The Acts of the Council of Chalcedon record that in 451 AD, a certain Acacius was Bishop of Malta ("Melitenus Episcopus"). It is also known that in 501 AD, a certain Constantinus, "Episcopus Melitenensis", was present at the Fifth General Council. In 588 AD, Pope Gregory I deposed Tucillus, "Miletinae civitatis episcopus", and the clergy and people of Malta elected his successor Trajan in 599 AD. The last recorded Bishop of Malta before the invasion of the Islands was a Greek by the name of Manas, who was subsequently incarcerated at Palermo.

Maltese historian, Giovanni Francesco Abela, states that following their conversion to Christianity at the hand of St. Paul, the Maltese retained their Christian religion, despite the Fatimid invasion.G.F. Abela, "Della Descrittione di Malta, (1647) Malta". Abela"s writings describe Malta as a divinely ordained "bulwark of Christian, European civilization against the spread of Mediterranean Islam".A. Luttrell, "The Making of Christian Malta: From the Early Middle Ages to 1530", Aldershot, Hants.: Ashgate Varorium, 2002. The native Christian community that welcomed Roger I of Sicily was further bolstered by immigration to Malta from Italy, in the 12th and 13th centuries.

Żejtun city centre Parish church
For centuries, the Church in Malta was subordinate to the Diocese of Palermo, except when it was under Charles of Anjou, who appointed bishops for Malta, as did – on rare occasions – the Spanish and later, the Knights. Since 1808 all bishops of Malta have been Maltese. As a result of the Norman and Spanish periods, and the rule of the Knights, Malta became the devout Catholic nation that it is today. It is worth noting that the Office of the Inquisitor of Malta had a very long tenure on the island following its establishment in 1530: the last Inquisitor departed from the Islands in 1798, after the Knights capitulated to the forces of Napoleon Bonaparte. During the period of the Republic of Venice, several Maltese families emigrated to Corfu. Their descendants account for about two-thirds of the community of some 4000 Catholics that now live on that island.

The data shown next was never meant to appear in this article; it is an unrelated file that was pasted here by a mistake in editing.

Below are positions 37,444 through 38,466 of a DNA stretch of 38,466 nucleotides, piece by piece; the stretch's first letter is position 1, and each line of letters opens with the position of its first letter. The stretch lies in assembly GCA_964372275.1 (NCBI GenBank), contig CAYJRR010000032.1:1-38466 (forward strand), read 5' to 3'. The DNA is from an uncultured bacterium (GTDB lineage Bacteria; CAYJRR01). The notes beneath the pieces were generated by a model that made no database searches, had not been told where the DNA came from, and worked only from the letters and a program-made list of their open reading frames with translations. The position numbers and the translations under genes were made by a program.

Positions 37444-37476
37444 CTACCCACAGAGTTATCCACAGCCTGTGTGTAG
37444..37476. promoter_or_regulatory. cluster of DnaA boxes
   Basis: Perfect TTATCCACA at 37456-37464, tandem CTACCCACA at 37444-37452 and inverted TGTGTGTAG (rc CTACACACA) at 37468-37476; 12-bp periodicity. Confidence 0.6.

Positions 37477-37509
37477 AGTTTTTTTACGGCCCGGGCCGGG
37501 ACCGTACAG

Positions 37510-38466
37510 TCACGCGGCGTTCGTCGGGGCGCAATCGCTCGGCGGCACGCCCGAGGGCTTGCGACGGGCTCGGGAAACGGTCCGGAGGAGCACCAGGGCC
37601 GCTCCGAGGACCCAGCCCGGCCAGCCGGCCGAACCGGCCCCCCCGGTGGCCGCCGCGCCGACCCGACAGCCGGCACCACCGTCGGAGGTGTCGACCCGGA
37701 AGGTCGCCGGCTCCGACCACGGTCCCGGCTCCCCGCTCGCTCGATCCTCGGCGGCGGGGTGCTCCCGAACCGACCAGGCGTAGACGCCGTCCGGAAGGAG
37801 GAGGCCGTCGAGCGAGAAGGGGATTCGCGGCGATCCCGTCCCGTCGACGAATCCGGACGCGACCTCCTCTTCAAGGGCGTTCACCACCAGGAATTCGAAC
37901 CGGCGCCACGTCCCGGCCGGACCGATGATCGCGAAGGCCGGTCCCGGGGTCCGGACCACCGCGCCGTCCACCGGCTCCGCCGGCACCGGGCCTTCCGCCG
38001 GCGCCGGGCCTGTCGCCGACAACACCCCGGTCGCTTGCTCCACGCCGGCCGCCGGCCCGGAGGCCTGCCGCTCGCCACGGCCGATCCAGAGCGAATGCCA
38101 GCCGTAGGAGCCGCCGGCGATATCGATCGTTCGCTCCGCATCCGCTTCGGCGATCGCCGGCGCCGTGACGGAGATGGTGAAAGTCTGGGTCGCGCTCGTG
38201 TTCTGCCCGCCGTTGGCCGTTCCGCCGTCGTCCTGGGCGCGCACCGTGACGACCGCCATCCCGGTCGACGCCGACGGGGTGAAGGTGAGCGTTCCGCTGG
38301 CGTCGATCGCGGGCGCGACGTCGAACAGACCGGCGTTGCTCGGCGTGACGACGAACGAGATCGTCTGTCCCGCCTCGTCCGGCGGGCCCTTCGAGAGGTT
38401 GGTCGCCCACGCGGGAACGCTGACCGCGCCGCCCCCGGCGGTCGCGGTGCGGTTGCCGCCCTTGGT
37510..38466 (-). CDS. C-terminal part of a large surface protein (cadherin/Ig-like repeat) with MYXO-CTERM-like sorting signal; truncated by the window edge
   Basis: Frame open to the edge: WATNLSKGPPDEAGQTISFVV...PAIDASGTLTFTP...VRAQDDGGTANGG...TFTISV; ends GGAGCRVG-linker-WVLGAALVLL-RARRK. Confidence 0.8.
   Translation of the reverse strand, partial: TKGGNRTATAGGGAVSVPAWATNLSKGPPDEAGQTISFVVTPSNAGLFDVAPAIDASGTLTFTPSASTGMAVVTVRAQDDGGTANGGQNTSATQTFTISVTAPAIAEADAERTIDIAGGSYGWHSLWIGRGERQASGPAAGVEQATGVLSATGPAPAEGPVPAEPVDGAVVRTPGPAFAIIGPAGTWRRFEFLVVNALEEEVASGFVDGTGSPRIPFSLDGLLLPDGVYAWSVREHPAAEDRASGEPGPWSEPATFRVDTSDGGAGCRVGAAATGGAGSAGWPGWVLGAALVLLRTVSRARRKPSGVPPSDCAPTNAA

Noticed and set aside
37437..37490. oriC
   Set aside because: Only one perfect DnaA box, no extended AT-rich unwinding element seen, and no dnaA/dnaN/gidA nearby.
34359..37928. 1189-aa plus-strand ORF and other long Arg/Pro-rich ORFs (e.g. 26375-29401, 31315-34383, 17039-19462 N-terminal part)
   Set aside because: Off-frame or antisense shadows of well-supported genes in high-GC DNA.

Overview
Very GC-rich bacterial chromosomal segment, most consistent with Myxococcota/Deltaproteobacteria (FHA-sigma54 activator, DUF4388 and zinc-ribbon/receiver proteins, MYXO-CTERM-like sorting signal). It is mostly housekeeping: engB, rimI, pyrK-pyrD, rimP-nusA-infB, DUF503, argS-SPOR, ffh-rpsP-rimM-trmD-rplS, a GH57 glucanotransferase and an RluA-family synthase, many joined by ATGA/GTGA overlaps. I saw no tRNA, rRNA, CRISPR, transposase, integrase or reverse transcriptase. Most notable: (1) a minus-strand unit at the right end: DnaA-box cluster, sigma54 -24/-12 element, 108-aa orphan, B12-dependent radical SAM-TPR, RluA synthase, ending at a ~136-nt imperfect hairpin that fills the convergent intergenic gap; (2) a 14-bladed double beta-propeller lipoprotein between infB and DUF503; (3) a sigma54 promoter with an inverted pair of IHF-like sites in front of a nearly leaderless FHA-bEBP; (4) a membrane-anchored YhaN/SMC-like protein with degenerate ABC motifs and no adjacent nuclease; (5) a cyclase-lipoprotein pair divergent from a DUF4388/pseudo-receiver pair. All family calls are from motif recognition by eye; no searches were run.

The patron saints of Malta are Saint Paul, Saint Publius, Saint Agatha and Saint George. Although not a patron saint, St George Preca (San Ġorġ Preca) is greatly revered as the first canonised Maltese saint. Pope Benedict XVI canonised him on 3 June 2007. Also, a number of Maltese individuals are recognised as Blessed, including Maria Adeodata Pisani and Nazju Falzon, with Pope John Paul II having beatified them in 2001.

Various Roman Catholic religious orders are present in Malta, including the Jesuits, Franciscans, Dominicans and Little Sisters of the Poor.

Most congregants of the local Protestant churches are not Maltese; their congregations draw on the many British retirees living in the country and vacationers from many other nations. There are approximately 500 Jehovah"s Witnesses; The Church of Jesus Christ of Latter-day Saints (Mormons), the Bible Baptist Church, and the Fellowship of Evangelical Churches have about 60 affiliates. There are also some churches of other denominations, such as St. Andrew"s Scots Church in Valletta (a joint Presbyterian and Methodist congregation) and St Paul"s Anglican Cathedral, as well as a Seventh-day Adventist church in Birkirkara.

The Jewish population of Malta reached its peak in the Middle Ages under Norman rule. In 1479, Malta and Sicily came under Aragonese rule and the Alhambra Decree of 1492 forced all Jews to leave the country, permitting them to take with them only a few of their belongings. Several dozen Maltese Jews may have converted to Christianity at the time in order to remain in the country. Today, there is one Jewish congregation.